The vast majority of the time, creative arts and history or scientific facts hardly come in conflict. But “Selma” was one time when it did, and it raised an important question: should historical, satirical, or social works of art stay faithful to historical facts, or should they have the artistic liberty to create something different out of the reality? In other words, do biographical and historical films have an obligation of sorts to be factually accurate? I would venture to first say that there is a clear distinction to be made between documentaries, which are by definition nonfiction, and historical films or arts, which are by definition works of art. And despite whatever visual similarities they may share, they’re fundamentally different in their goals and the reason for their creation. Documentaries exist to deliver accurate, important information. Eyes on the Prize, for example, is an example of a documentary on the events at Selma, Alabama. Works of art, on the other hand, don’t exist for the sake of any kind of factual delivery. Instead works of art exist to evoke emotions, lead the audience to ask important questions, and think critically about themselves and the world around them. In other words, in a documentary about a historical event, the event is the subject of the discussion, and hence needs to be treated with careful attention to accuracy. But in a work of art, a historical event is at best a vehicle by which the filmmaker, writer, or painter wants to deliver his or her message of the work of art. And in that way, as Duvernay put it, the artist may not be held “a custodian of anyone’s legacy”.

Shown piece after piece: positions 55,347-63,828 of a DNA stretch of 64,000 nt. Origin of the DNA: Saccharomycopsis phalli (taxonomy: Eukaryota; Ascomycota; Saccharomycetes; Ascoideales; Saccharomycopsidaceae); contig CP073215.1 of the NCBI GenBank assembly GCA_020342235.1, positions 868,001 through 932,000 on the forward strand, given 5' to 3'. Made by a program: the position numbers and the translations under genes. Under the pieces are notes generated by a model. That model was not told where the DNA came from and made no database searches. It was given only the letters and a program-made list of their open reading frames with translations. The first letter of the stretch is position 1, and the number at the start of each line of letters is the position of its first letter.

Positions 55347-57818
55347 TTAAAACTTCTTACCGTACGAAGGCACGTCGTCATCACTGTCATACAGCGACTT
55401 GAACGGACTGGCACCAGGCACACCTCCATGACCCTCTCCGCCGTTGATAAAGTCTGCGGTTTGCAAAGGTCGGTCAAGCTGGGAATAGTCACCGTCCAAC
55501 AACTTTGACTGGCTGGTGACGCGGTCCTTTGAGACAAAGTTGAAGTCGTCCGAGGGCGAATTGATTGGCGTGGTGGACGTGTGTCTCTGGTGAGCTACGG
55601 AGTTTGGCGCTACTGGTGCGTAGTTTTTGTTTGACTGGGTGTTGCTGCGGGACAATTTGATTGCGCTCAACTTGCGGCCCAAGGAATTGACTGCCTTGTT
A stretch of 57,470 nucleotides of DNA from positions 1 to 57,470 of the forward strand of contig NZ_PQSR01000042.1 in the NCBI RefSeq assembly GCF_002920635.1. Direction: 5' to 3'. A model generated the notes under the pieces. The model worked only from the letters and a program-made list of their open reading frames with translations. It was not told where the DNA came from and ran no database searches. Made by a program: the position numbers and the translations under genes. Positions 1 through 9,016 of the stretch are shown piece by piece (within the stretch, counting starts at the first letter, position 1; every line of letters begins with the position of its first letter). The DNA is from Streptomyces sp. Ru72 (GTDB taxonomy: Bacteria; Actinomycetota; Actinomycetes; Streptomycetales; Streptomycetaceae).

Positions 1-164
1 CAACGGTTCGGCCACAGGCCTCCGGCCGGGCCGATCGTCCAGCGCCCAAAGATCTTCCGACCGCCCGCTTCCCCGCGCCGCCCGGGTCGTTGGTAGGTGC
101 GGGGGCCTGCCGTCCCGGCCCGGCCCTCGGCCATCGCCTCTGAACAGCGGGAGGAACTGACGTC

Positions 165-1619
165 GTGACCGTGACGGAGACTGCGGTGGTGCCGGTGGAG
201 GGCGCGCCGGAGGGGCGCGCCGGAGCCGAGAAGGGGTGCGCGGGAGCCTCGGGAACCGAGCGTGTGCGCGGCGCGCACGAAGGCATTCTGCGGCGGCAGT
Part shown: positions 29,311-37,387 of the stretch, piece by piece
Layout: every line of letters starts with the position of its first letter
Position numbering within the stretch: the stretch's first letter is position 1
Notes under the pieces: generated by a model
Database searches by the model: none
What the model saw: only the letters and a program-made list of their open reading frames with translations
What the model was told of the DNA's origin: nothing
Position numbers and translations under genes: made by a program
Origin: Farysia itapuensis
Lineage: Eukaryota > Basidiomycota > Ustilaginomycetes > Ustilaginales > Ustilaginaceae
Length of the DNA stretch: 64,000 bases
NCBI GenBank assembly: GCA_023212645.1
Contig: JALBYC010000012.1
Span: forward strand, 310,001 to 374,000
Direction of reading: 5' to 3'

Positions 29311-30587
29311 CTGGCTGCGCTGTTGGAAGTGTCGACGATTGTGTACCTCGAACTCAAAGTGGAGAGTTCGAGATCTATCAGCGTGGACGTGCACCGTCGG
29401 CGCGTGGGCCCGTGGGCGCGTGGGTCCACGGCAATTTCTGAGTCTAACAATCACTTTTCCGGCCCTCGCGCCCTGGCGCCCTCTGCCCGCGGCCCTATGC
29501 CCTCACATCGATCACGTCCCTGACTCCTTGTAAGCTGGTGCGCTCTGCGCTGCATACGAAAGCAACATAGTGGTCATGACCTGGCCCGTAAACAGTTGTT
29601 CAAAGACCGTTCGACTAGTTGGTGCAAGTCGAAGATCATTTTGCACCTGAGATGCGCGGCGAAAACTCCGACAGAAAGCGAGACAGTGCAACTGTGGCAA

I think the discussion of factual accuracy versus artistic liberty is not one of correctness or respect to history, but more of a Tale of Two Stories. In other words, there are two main ways to look at a historical event or someone’s life story. The first is to look at only the facts, and the verifiable, historical details, to fully understand and come to terms with history and learn from the events of the past so that we can move on and build upon it in the future. But I think the second angle of perspective is much more interesting, that is to treat history as a rich artistic narrative, a tool for any artist to use and evoke in order to create a resounding message to the audience. Neither of these perspectives are any more valid than the other, just as Salvador Dali’s paintings are not more valid than one from a realist merely because of their “accuracies”.
Should historical, satirical, or social works of art stay faithful to historical facts, or should they have the artistic liberty to create something different out of the reality?
From this perspective, criticizing a film, a work of art, for its factual inaccuracies amounts to nothing more than dissing an SUV for its fuel efficiency or judging an architect for his background in agriculture. Films like “Selma” and “The Imitation Game” may not be the most accurate, unbiased representations of their historical counterparts, but that’s alright, because they’re not meant to be. Works of art, no matter their relationship to history, do not have an obligation to be factually correct. They exist for the same reason as all other great stories, to lead us to a deeper understanding of reality. And if a slightly styled version of history can achieve that effectively, I don’t think we should miss that value by a careless oversight.
If you enjoyed this piece, you might also enjoy my next post, The Jabberwocky mentality.